The magnificent ancient city of pyramids at Caral in Peru is a thousand years older than the earliest known civilisation in the Americas and, at 2,627 BC, is as old as the pyramids of Egypt. Many now believe it is the fabled missing link of archaeology - a 'mother city'. If so, then these extraordinary findings could finally answer one of the great questions of archaeology: why did humans become civilised?" For over a century, archaeologists have been searching for what they call a mother city. Civilisation began in only six areas of the world: Egypt, Mesopotamia, India, China, Peru and Central America. In each of these regions people moved from small family units to build cities of thousands of people. They crossed the historic divide, one of the great moments in human history. Why? To find the answer archaeologists needed to find a mother city - the first stage of city-building. Caral, is so much older than anything else in South America that it is a clear candidate to be the mother city. It also is in pristine condition. Nothing has been built on it at all. Instead laid out before the world is an elaborate complex of pyramids, temples, an amphitheatre and ordinary houses. Scientists developed a number of theories. Some said it was because of the development of trade, others that it was irrigation. Some even today believe it was all because of aliens. Gradually an uneasy consensus emerged. The key force common to all civilisations was warfare. Crucially, there is not the faintest trace of warfare at Caral; no battlements, no weapons, no mutilated bodies. Instead, Ruth's findings suggest it was a gentle society, built on commerce and pleasure. In one of the pyramids they uncovered beautiful flutes made from condor and pelican bones. They have also found evidence of a culture that took drugs and perhaps aphrodisiacs. Most stunning of all, they have found the remains of a baby, lovingly wrapped and buried with a precious necklace made of stone beads.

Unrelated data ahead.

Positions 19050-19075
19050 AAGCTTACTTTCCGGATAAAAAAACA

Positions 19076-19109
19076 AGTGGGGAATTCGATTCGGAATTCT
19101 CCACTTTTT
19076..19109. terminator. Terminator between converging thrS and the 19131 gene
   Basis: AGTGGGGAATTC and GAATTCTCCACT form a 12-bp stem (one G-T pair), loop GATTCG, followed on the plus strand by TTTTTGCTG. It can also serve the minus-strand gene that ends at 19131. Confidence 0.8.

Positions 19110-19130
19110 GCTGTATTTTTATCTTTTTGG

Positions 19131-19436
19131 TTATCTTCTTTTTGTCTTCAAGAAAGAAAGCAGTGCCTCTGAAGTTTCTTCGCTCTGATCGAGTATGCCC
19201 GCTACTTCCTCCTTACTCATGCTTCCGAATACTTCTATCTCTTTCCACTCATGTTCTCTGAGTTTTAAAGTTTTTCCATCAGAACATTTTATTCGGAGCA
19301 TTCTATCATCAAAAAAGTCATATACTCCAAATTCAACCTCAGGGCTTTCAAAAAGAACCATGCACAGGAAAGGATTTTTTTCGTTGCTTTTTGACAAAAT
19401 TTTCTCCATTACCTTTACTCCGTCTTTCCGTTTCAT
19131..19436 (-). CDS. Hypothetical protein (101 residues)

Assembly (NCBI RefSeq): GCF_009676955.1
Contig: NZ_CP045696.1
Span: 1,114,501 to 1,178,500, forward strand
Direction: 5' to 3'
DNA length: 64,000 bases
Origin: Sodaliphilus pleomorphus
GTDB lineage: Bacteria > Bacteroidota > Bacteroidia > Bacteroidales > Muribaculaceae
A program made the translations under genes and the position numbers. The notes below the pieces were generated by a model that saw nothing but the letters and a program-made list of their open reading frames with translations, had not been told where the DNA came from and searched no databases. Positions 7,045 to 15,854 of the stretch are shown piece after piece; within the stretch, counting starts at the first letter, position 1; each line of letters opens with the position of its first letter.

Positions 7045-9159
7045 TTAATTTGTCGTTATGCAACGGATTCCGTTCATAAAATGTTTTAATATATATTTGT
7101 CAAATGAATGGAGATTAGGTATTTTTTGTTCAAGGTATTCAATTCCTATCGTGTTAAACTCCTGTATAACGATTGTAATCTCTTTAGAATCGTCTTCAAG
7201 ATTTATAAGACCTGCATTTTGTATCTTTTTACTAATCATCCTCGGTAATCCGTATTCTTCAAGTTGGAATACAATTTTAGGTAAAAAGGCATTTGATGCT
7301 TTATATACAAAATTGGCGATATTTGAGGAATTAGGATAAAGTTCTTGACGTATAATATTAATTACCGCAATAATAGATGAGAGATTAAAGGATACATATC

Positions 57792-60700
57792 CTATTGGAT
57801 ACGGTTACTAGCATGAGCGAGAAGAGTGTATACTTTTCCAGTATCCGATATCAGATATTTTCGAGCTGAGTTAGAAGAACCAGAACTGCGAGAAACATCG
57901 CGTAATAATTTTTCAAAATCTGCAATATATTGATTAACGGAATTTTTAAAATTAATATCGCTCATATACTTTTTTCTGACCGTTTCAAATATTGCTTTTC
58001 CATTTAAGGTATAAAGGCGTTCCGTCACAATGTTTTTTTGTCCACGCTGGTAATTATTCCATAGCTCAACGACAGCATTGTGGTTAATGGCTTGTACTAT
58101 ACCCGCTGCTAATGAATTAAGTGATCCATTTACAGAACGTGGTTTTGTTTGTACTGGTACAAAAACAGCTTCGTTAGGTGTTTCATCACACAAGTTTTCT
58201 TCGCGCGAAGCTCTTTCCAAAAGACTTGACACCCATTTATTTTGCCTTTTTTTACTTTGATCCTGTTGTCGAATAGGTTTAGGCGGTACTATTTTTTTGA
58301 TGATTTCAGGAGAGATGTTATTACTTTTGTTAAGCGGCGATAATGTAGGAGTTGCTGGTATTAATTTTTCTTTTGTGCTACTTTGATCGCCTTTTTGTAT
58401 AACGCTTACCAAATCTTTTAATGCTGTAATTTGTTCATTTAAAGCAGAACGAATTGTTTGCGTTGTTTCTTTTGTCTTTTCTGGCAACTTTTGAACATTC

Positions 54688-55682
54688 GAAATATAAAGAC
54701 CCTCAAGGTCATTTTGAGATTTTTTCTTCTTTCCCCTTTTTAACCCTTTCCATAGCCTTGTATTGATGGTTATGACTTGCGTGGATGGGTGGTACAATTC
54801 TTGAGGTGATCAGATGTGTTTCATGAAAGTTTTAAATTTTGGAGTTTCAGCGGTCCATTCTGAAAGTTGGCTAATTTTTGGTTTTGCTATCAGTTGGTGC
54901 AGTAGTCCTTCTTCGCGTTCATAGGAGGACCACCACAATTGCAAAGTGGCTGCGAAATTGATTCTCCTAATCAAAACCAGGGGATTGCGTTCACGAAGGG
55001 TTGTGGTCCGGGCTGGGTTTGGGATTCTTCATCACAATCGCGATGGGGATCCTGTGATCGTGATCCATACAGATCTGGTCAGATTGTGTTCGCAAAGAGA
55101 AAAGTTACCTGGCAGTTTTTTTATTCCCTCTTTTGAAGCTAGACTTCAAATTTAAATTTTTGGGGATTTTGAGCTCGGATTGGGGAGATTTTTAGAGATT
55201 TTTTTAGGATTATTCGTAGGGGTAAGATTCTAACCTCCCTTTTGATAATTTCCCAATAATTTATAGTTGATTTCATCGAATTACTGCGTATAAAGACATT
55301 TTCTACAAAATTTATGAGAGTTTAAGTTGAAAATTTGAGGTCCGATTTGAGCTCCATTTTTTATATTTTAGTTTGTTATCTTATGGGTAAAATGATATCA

Life of the Buddha is a major new landmark documentary following Buddha on his journey from the lap of luxury to the verge of starvation and final enlightenment. Shot on location in Nepal and India, Life of the Buddha uses dramatic computer-generated images and recent archaeological discoveries to piece together this remarkable story.
In 335 BC Alexander of Macedonia set off on an expedition to conqueror the world. The voyage of Alexander the Great covered more than 22,000 miles in ten years, from Greece to India and back, through some of the most difficult and unforgiving terrain. Michael Wood was hot on his trail, following, as closely as possible, in the footsteps of Alexander and the army that he drove to achieve the impossible. In this programme: the Lebanese city of Tyre, scene of Alexander's most desperate battle; the Palestinian legend of `Two-Horned Alexander'; and the Egyptian oasis of Siwa, where Alexander was proclaimed pharaoh and son of God.
Category:History Duration:58:00 Series: In the Footsteps of Alexander the Great
Through ancient manuscripts and oral tales Michael Wood charts the first human migrations out of Africa. He travels from the tropical backwaters of South India through lost ancient cities in Pakistan to the vibrant landscapes of the Ganges plain. In Turkmenistan dramatic archaeological discoveries cast new light on India’s past.
Category:History Duration:59:02 Series: The Story of India
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